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Old 05-17-2011, 04:46 PM   #1
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Hey Folks,

A new question of the day for those of you in warmer climes. I recently ordered a copy of Adlard Coles' Heavy Weather Sailing but I had a question I hoped someone might be able to field it for me. I was chatting with some lads in the office (again). For those of the viewing audience just joining us, most of the guys I work with are commercial ship’s masters with a sprinkling of chief engineers and naval architects. I was asking a couple of the Salts what the drill was for trying to cope with a hurricane. They all kind of looked at me and said, "I dunno for something as small as a sailboat". As you may imagine, we don’t usually get a lot of hurricanes in Ottawa, being so far inland. So this is not something that I really have had to deal with. If we get so-called heavy weather, or what we would call heavy weather for this region, tying down is usually enough. Is there any particular drill for riding out a hurricane? I am assuming that you can’t always run fast enough to get out of the way. So what do you do? Is hauling out too extreme or can you just tuck in and ride it out?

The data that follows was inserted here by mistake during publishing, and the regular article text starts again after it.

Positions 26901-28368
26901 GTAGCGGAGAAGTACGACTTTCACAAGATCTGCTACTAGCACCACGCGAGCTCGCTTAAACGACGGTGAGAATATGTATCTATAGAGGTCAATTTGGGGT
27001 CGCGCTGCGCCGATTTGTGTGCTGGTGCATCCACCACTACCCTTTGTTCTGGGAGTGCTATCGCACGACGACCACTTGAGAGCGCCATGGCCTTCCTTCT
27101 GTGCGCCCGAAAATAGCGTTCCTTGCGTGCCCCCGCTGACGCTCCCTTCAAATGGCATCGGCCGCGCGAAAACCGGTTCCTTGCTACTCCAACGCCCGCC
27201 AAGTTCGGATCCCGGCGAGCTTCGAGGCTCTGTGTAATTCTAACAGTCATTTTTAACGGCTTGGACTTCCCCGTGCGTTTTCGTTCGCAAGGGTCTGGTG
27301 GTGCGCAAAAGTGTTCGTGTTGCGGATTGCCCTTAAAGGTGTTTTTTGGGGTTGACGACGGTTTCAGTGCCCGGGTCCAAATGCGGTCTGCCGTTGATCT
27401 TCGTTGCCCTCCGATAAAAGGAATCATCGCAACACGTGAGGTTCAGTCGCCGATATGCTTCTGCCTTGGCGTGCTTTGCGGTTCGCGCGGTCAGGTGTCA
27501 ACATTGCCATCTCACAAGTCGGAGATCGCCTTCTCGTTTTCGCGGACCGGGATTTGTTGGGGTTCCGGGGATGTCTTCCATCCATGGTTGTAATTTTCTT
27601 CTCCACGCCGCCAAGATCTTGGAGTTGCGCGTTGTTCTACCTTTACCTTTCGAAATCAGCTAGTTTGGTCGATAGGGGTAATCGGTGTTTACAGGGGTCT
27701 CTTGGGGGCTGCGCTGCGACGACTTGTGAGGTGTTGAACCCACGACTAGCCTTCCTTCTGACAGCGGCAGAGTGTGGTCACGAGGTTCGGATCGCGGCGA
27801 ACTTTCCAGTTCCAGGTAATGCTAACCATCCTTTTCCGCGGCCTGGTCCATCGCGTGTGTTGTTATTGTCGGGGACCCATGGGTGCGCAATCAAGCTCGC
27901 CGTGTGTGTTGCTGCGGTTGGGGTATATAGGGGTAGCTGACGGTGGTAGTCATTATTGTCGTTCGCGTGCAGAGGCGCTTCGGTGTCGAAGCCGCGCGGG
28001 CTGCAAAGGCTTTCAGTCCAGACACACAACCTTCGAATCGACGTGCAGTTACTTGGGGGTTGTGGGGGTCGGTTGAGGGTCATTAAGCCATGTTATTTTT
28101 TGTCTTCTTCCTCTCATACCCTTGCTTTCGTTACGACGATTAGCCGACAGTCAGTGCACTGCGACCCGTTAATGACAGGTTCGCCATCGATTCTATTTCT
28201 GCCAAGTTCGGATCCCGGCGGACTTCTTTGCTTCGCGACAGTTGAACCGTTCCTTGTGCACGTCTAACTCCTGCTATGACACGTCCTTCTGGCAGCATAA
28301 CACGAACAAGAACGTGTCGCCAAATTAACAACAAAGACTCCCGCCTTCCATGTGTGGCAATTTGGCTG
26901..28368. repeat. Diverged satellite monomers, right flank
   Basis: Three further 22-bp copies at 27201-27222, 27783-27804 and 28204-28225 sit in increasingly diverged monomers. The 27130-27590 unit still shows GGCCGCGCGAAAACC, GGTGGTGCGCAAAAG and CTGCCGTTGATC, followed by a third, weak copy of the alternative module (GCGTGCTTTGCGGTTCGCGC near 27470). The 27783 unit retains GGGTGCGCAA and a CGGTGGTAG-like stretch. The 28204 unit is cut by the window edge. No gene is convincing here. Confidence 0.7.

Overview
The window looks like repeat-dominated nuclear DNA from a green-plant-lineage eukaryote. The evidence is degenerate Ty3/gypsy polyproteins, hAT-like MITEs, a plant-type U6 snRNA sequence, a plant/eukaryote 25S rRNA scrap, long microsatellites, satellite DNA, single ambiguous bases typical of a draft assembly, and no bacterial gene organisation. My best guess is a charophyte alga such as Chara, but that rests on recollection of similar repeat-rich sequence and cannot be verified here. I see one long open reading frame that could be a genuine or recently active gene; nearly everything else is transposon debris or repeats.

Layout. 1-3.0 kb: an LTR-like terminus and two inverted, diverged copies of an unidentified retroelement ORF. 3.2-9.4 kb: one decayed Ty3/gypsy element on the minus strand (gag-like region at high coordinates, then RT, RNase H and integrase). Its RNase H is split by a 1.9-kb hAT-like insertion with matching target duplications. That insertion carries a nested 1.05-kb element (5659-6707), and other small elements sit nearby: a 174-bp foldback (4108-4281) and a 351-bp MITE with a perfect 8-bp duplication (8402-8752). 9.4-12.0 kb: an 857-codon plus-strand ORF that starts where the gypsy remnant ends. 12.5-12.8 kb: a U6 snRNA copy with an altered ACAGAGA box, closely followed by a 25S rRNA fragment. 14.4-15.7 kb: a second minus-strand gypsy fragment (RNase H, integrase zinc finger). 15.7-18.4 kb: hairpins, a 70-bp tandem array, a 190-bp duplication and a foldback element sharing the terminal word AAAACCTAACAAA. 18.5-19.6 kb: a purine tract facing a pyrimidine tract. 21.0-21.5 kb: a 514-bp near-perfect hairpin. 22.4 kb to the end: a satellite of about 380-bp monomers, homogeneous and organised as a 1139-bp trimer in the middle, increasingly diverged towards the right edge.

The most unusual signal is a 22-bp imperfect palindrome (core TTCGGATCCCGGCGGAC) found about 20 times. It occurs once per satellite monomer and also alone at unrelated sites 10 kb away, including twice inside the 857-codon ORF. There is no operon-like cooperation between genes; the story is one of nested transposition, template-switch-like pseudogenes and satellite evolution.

Kevin
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Old 05-18-2011, 12:14 AM   #2
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Here are links to lots of discussions of hurricanes/cyclones/dreadful weather.

First, a rather histrionic babbling written by me when I was on land and Peter was on SV Watermelon during Hurricane Hugo (1989). HURRICANE HUGO

A Cruiser Log discussion: IN A MARINA DURING A HURRICANE

Now, this one was so very sad, and I was outraged about the stupidity of it all: Setting Sail Into Horror

This one was discussing the cyclone that devastated Queensland, Australia earlier this year, and I felt that information about STORM SURGE was appropriate.

You can't outrun a hurricane. Hurricanes travel at about 15 knots. Tough for a small boat to outrun it. And the huge seas pushed before the storm make for rough going.

The solutions are various. The best is, of course, to not be where tropical cyclones occur during cyclone/hurricane season. Second best is to be in a good hurricane hole, with great ground tackle, and aware of where the storm is, when it is expected to hit, and be fully prepared.

Do not stay in a marina.

I don't believe that going up a river is a good idea.

You'd really like to be far from debris, junk fields, loose stuff that could become lethal projectiles.

Getting hauled is a good idea, but not if the boat is being supported on jack stands. You want the boat to be tied down, as should all the boats around yours. The mast is a lot of windage, so ideally it would be taken off.

We and/or our boat, have been through 4 hurricanes (one of which we weren't on the boat), 3 cyclones, and a bunch of nasty storms. And some worrisome near misses. Better to not be in them, or near them.
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Old 05-18-2011, 03:03 PM   #3
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Thanks JeanneP,